A Christian View of Economics (video)


Socialism is growing in popularity in America. There is even an avowed socialist who could be one of our major party’s presidential nominee come the fall. Why is socialism proving to be so popular, especially with the young? Socialism seems compassionate and fair—and even Christian. But is it?

On this program, we’ll examine these claims. You’ll discover how socialism works out in reality, as well as the Bible’s teaching on it–which may surprise you.

Do the Rich Pay Their Fair Share? God’s Ways vs Man’s Ways


Do the rich pay their fair share of taxes? It’s not a simple question. First of all, what do you mean by rich? And how much is fair? What are the rich, whoever they are, paying now? Is there any tax rate that would be unfair? UCLA Professor of Economics, Lee Ohanian, has some fascinating and unexpected answers.

Exodus 30:14-15 (NKJV)
14  Everyone included among those who are numbered, from twenty years old and above, shall give an offering to the LORD.
15  The rich shall not give more and the poor shall not give less than half a shekel, when you give an offering to the LORD, to make atonement for yourselves.

1 Samuel 2:7 (NLT2)
7  The LORD makes some poor and others rich; he brings some down and lifts others up.

Matthew 20:1-16 (NLT2)
1  “For the Kingdom of Heaven is like the landowner who went out early one morning to hire workers for his vineyard.
2  He agreed to pay the normal daily wage and sent them out to work.
3  “At nine o’clock in the morning he was passing through the marketplace and saw some people standing around doing nothing.
4  So he hired them, telling them he would pay them whatever was right at the end of the day.
5  So they went to work in the vineyard. At noon and again at three o’clock he did the same thing.
6  “At five o’clock that afternoon he was in town again and saw some more people standing around. He asked them, ‘Why haven’t you been working today?’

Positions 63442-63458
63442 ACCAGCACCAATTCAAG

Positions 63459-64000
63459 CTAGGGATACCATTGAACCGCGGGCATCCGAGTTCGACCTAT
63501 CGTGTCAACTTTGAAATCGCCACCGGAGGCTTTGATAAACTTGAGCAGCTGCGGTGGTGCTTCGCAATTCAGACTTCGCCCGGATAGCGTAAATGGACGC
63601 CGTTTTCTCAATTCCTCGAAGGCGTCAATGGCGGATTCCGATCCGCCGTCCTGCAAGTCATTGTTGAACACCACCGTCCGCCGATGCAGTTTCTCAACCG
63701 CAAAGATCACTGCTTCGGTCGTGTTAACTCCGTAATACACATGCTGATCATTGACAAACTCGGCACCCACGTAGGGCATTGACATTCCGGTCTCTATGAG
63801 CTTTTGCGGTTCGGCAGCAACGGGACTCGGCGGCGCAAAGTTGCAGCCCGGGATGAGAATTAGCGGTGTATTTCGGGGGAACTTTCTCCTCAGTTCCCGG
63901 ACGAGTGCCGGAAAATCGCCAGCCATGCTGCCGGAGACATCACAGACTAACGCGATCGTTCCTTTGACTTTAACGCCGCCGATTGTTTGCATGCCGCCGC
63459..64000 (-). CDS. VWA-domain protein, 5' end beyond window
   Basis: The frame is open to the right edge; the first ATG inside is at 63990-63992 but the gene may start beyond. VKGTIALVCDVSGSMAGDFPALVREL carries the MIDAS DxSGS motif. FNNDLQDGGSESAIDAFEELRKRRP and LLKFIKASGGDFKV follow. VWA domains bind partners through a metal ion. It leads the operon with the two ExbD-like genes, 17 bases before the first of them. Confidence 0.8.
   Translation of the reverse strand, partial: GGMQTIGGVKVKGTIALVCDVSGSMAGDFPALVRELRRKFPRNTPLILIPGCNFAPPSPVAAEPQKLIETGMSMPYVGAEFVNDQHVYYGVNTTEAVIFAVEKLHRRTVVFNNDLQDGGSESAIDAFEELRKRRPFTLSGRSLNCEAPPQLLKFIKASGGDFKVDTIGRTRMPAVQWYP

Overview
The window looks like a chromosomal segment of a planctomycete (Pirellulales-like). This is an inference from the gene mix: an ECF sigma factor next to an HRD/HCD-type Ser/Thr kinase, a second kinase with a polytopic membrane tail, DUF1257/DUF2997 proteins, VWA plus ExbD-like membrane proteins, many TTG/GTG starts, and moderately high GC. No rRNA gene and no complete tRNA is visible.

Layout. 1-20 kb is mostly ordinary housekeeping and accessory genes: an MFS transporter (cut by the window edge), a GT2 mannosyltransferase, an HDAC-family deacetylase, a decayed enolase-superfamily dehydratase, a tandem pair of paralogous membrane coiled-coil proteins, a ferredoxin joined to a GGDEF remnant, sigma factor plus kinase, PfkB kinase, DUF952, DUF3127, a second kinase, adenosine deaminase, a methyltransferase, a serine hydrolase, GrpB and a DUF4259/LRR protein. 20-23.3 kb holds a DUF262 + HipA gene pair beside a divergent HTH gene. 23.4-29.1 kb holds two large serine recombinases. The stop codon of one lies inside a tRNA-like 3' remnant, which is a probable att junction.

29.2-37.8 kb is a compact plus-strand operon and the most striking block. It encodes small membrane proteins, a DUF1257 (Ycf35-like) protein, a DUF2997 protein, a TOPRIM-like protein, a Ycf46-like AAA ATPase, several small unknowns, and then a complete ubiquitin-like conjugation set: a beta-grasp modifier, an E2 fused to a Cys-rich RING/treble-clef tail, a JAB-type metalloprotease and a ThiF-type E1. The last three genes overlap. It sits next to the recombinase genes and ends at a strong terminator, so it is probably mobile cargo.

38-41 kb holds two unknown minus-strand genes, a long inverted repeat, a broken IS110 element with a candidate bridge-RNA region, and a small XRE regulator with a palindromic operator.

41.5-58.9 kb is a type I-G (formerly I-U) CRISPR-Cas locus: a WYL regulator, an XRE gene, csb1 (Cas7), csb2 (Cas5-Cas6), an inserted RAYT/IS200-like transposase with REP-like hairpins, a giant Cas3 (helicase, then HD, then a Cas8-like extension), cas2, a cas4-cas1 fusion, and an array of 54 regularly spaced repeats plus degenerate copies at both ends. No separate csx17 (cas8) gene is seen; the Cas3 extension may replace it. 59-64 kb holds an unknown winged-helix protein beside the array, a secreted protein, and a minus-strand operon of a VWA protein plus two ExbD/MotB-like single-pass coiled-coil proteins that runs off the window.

7  “They replied, ‘Because no one hired us.’ “The landowner told them, ‘Then go out and join the others in my vineyard.’
8  “That evening he told the foreman to call the workers in and pay them, beginning with the last workers first.
9  When those hired at five o’clock were paid, each received a full day’s wage.
10  When those hired first came to get their pay, they assumed they would receive more. But they, too, were paid a day’s wage.
11  When they received their pay, they protested to the owner,
12  ‘Those people worked only one hour, and yet you’ve paid them just as much as you paid us who worked all day in the scorching heat.’
13  “He answered one of them, ‘Friend, I haven’t been unfair! Didn’t you agree to work all day for the usual wage?
14  Take your money and go. I wanted to pay this last worker the same as you.
15  Is it against the law for me to do what I want with my money? Should you be jealous because I am kind to others?’
16  “So those who are last now will be first then, and those who are first will be last.”

1 Timothy 6:17-19 (NLT2)
17  Teach those who are rich in this world not to be proud and not to trust in their money, which is so unreliable. Their trust should be in God, who richly gives us all we need for our enjoyment.
18  Tell them to use their money to do good. They should be rich in good works and generous to those in need, always being ready to share with others.
19  By doing this they will be storing up their treasure as a good foundation for the future so that they may experience true life.



The War on Work, God’s Way vs Man’s Way


The U.S. government has spent trillions of dollars in recent decades attempting to combat poverty, yet the poverty rate has remained virtually unmoved. Why? As social economist Michael Tanner explains, the “War on Poverty” has both discouraged work and ensnared people in hardship. The “War on Poverty,” it turns out, is actually a “War on Work.” In five minutes, learn the truth about government’s counterproductive efforts to eliminate poverty.

2 Thessalonians 3:10-13 (NLT2)
10  Even while we were with you, we gave you this command: “Those unwilling to work will not get to eat.
11  Yet we hear that some of you are living idle lives, refusing to work and meddling in other people’s business.
12  We command such people and urge them in the name of the Lord Jesus Christ to settle down and work to earn their own living.
13  As for the rest of you, dear brothers and sisters, never get tired of doing good.